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  • You've all been in a bar, right?

    譯者: Lilian Chiu 審譯者: Yanyan Hong

  • (Laughter)

    你們都曾經去過酒吧,對嗎?

  • But have you ever gone to a bar

    (笑聲)

  • and come out with a $200 million business?

    但,你們是否去過一個酒吧,

  • That's what happened to us about 10 years ago.

    帶著兩億美元的生意出來?

  • We'd had a terrible day.

    那就是大約十年前我們遇到的事。

  • We had this huge client that was killing us.

    我們那天過得很糟。

  • We're a software consulting firm,

    我們有個要命的超級大客戶。

  • and we couldn't find a very specific programming skill

    我們是家軟體顧問公司,

  • to help this client deploy a cutting-edge cloud system.

    我們找不到一項很特殊的程式技巧

  • We have a bunch of engineers,

    來協助這客戶部署先進雲端系統。

  • but none of them could please this client.

    我們有一票工程師,

  • And we were about to be fired.

    但沒有一個能夠讓這位客戶滿意。

  • So we go out to the bar,

    我們差不多就要被開除了。

  • and we're hanging out with our bartender friend Jeff,

    所以我們去了一間酒吧,

  • and he's doing what all good bartenders do:

    我們和我們的酒保朋友 傑夫在那裡打發時間,

  • he's commiserating with us, making us feel better,

    他做的是所有好酒保都會做的事:

  • relating to our pain,

    他同情我們,讓我們感覺好些,

  • saying, "Hey, these guys are overblowing it.

    同理我們的痛苦,

  • Don't worry about it."

    他說:「嘿,這些傢伙誇大其詞。

  • And finally, he deadpans us and says,

    別太擔心。」

  • "Why don't you send me in there?

    最後,他面無表情地對我們說:

  • I can figure it out."

    「為什麼你們不派我去那裡?

  • So the next morning, we're hanging out in our team meeting,

    我可以想出辦法。」

  • and we're all a little hazy ...

    所以,隔天早上,我們 就在團隊會議上消磨時間,

  • (Laughter)

    我們都還有一點朦朧……

  • and I half-jokingly throw it out there.

    (笑聲)

  • I say, "Hey, I mean, we're about to be fired."

    半開玩笑地把話丟出來。

  • So I say,

    我說:「嘿,我們就要被炒魷魚了。」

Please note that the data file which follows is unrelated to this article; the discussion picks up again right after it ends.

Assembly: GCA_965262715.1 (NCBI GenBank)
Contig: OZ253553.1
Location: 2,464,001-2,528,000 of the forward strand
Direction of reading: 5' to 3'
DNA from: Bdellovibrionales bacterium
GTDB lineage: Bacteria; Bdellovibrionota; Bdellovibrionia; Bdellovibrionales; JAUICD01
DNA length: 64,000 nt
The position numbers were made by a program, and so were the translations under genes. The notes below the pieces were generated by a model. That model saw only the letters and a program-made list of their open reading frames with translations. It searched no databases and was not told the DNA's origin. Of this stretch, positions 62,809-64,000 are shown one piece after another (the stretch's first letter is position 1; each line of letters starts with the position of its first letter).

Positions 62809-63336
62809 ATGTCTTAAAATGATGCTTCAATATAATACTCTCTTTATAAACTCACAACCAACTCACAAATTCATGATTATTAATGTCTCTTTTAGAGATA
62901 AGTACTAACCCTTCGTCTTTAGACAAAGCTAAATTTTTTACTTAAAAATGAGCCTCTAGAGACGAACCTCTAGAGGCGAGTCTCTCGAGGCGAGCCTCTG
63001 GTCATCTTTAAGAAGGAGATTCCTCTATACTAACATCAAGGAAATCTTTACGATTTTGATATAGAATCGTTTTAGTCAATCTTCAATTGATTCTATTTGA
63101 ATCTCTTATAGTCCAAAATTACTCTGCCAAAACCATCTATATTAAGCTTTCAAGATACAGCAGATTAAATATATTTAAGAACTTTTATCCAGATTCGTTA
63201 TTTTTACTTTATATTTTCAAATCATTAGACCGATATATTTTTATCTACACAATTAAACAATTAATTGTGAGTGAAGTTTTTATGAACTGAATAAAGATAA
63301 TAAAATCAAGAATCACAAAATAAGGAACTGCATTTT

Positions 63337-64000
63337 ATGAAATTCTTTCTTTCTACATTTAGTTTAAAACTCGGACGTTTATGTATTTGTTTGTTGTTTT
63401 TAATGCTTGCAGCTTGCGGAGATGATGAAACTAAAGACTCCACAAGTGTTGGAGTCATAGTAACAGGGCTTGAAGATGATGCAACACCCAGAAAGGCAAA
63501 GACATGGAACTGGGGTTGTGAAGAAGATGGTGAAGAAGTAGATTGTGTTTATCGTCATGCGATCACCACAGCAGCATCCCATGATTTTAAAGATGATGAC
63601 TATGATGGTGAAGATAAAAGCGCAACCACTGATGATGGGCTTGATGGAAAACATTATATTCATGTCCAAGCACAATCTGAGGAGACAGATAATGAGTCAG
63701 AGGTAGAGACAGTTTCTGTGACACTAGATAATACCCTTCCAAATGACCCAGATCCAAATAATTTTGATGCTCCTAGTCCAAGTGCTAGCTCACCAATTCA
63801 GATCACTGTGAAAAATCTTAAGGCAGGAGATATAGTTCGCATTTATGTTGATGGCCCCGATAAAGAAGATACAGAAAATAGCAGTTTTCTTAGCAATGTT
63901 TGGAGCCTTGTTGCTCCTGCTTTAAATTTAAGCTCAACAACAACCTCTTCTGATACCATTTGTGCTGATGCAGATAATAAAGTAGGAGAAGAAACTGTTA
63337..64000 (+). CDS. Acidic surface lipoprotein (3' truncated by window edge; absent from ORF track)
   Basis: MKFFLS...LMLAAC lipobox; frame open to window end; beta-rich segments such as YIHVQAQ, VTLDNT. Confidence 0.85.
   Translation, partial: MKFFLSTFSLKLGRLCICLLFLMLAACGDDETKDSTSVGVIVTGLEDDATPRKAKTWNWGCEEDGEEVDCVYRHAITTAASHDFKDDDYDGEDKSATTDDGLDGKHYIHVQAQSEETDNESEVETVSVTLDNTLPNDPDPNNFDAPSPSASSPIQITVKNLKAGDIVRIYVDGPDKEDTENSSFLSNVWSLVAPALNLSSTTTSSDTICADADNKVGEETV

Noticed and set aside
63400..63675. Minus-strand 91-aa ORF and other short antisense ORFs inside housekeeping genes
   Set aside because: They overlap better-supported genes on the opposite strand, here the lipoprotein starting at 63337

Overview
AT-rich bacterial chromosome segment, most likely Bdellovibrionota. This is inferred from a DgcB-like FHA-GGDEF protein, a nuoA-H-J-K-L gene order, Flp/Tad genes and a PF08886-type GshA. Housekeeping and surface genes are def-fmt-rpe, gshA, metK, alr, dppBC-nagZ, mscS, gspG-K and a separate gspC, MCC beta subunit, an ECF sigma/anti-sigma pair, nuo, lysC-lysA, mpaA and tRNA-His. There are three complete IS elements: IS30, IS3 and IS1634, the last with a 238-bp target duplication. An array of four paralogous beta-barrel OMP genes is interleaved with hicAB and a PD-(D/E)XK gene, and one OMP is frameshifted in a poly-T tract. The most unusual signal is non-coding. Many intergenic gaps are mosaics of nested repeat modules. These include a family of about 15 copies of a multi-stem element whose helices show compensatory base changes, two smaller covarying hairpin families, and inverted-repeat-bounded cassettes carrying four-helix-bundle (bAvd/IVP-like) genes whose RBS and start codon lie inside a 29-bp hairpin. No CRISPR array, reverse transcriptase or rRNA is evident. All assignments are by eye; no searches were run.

• "Why don't we send in Jeff, the bartender?"

    於是我說:

  • (Laughter)

    「我們不如就派酒保傑夫去吧?」

  • And there's some silence, some quizzical looks.

    (笑聲)

  • Finally, my chief of staff says, "That is a great idea."

    沉默了一會兒,有些人表情滑稽。

  • (Laughter)

    最後,我的參謀長說: 「那是個好主意。」

  • "Jeff is wicked smart. He's brilliant.

    (笑聲)

  • He'll figure it out.

    「傑夫有小聰明,他很優秀。

  • Let's send him in there."

    他會想出辦法。

  • Now, Jeff was not a programmer.

    就派他去吧。」

  • In fact, he had dropped out of Penn as a philosophy major.

    傑夫並不是程式人員。

  • But he was brilliant,

    事實上他在賓州大學 主修哲學,但退學了。

  • and he could go deep on topics,

    但他很優秀,

  • and we were about to be fired.

    他能深入主題,

  • So we sent him in.

    而且我們就要被開除了。

  • After a couple days of suspense,

    所以我們就派他去。

  • Jeff was still there.

    懸念幾天後,

  • They hadn't sent him home.

    傑夫還在那裡。

  • I couldn't believe it.

    他們沒有趕他回家。

  • What was he doing?

    我無法置信。

  • Here's what I learned.

    他在做什麼?

  • He had completely disarmed their fixation on the programming skill.

    我所知道的如下。

  • And he had changed the conversation,

    他完全解除了 他們對於程式技巧的堅持,

  • even changing what we were building.

    改變了對談,